Guest post by Jack Nokes, Member of Greenlights’ Interim Executive Director Pool
Boards can be at their best (and worst) when hiring a new Executive Director. Typically, this is the most important decision a board will make. It requires discernment, judgment, patience, and big-picture vision. If a board makes the right decision, the new leader can transform the nonprofit into an effective sustainable force in the community. A wrong decision can be a setback for the organization, continuing a cycle of struggle and (possibly) resulting in another search in the next few years.
The decision to consider merging with another nonprofit with a similar and/or overlapping mission is another momentous board decision. Get it right, and it could mean organizational efficiencies, rejuvenation, and a path to sustainability. On the other hand, a wrong decision could damage the effectiveness—and even existence—of both entities considering merger.
I recently went through a merger process as an Interim Executive Director for one of the merging parties, and I would like to relate some of my experiences and lessons learned from the vantage point of an Interim ED.
Board Leadership Matters
Perhaps the most important key to the merger I experienced was that both board presidents saw the potential benefits of a merger, were committed to the process, and stayed in constant communication. Despite setbacks and fundamental disagreements between the parties, these leaders were dedicated to doing the process right, and they kept “their eyes on the prize” throughout the process. Without their vision and commitment of an enormous amount of time, it might not have happened. However, they did not ramrod the merger through, but instead were both very careful to let the process work, keep their boards informed in a transparent manner, and include every member of their respective boards in the important decisions.
Mergers are Not for Beginners
Typically, key staff and board members will not have had any experience with mergers. Therefore, bringing in experienced consultants can play a key, possibly determinative role. As an Interim ED without merger experience, I had to respect the preferences of the leaders of my board, but I also was there to provide my best advice. In this case, my advice was to meet with Greenlights President and Executive Director Matt Kouri, who has substantial merger experience. Matt’s initial advice on how to proceed was spot on, and I was convinced that not only did we need a skilled facilitator for our merger exploration process, but also Greenlights was the right facilitator to use. Matt will be the first to say that having a facilitator does not ensure that a merger will succeed (and he has facilitated an unsuccessful one), but not having a facilitator may make failure more likely. Early in the process, I called a few colleagues who had been through mergers and I found that the most likely predictor of an unsuccessful attempt at merger was the lack of a facilitator.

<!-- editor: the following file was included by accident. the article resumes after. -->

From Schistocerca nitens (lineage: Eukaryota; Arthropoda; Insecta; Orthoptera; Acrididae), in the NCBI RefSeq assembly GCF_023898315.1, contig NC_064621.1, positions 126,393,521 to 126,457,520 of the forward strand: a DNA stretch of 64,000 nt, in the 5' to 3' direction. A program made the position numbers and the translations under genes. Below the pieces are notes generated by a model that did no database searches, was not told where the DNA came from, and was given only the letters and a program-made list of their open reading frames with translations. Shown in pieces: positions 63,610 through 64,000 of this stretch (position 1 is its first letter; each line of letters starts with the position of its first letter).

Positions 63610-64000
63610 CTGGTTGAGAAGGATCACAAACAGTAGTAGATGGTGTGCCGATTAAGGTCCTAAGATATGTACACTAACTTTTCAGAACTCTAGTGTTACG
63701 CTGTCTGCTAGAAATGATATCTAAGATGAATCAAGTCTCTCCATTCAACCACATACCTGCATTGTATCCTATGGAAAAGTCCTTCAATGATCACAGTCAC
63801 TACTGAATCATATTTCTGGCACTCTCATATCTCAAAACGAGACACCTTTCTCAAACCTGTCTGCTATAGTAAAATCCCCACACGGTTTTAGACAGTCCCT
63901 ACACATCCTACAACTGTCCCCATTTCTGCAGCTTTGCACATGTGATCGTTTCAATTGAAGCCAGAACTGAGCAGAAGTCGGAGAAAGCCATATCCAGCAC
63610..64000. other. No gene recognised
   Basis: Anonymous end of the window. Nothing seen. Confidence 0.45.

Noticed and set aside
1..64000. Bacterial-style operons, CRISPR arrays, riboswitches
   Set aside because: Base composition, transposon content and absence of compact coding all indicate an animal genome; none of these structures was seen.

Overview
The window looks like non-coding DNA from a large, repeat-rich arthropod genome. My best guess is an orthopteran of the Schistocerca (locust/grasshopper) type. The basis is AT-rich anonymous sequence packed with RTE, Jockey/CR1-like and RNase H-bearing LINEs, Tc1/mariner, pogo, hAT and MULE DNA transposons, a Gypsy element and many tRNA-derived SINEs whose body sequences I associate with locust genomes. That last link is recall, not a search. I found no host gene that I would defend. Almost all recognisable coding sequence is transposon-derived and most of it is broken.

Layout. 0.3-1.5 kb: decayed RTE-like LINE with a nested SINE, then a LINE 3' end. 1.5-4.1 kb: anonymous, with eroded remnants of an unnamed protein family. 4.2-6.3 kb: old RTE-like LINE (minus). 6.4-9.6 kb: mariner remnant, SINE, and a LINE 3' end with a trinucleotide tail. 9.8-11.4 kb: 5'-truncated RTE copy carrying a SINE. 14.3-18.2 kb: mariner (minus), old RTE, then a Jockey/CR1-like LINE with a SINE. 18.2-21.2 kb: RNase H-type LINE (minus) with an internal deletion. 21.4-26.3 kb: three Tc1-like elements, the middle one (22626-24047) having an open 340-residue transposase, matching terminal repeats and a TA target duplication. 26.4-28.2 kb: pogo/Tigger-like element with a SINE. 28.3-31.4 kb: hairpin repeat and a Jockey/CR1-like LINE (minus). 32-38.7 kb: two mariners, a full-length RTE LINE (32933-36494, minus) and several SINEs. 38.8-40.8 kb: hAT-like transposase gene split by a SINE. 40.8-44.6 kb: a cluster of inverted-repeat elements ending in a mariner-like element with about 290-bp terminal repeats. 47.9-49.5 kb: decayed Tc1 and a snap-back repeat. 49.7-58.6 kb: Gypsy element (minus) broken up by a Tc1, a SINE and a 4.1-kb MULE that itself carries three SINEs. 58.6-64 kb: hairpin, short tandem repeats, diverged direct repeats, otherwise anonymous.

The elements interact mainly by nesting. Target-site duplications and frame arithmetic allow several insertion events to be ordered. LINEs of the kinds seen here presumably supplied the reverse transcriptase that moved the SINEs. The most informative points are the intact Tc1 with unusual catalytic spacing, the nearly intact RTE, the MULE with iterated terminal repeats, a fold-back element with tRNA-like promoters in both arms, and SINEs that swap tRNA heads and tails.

Mergers are Complex and Cannot be Rushed
In our initial talks with Matt, this merger appeared to be such a “no-brainer” that our board and staff leaders (including me) felt that a merger could be accomplished in four months. Matt cautioned us that our timeframe was unrealistic, and that six or more months would be required. In our agreement with Matt, we compromised on five months, but Matt was right … it took about seven. Why does it take so long? After all, corporate mergers can be done in six weeks or less. Whereas corporate mergers are typically straightforward takeovers (i.e., the corporation with the most money or leverage does the taking over), nonprofit mergers are more complicated and time-consuming. While financial issues are one important aspect of a nonprofit merger, there are a number of other key issues involving mission, staff leadership, audience, programs, funders, events, etc. Whereas corporate boards normally delegate much of the responsibility and authority to a CEO, nonprofit boards are much more involved. Since these are not financial takeover situations, the nonprofit board has the final say on a merger. In short, the decisions and the decision-making process are more complicated in a nonprofit situation.
Due Diligence Matters; Trust But Verify
The “due diligence” phase of the merger process usually takes place after the groups have decided to merge but before the formal documents are signed. While most of the fundamental reasons to merge are fairly easy to discern early on, the details can be devilish. The due diligence process involves opening up the respective organizations’ financial books as well as legal and operational documents, a good old fashioned Ross Perot “look under the hood.” You hope that everything is as it appears to be, but sometimes you can find surprises. For instance, in a merger of two established visual arts organizations, one would think that there would be a reasonable amount of overlap in their memberships. However, when we merged and purged the mailing lists, we discovered that 4.25% of the members belonged to each group. This surprising fact was not anywhere near a “deal-killer,” but it certainly gave us a sense of what a challenge (and opportunity) it would be to develop programming for a merged institution that would attract two very different audiences.
The above are just a few of the lessons learned from going through a six month merger process. It was a lot of work, but in the end, the operational efficiencies, addressing the critical needs of both institutions, and the ultimate benefits to the community made the process all worthwhile.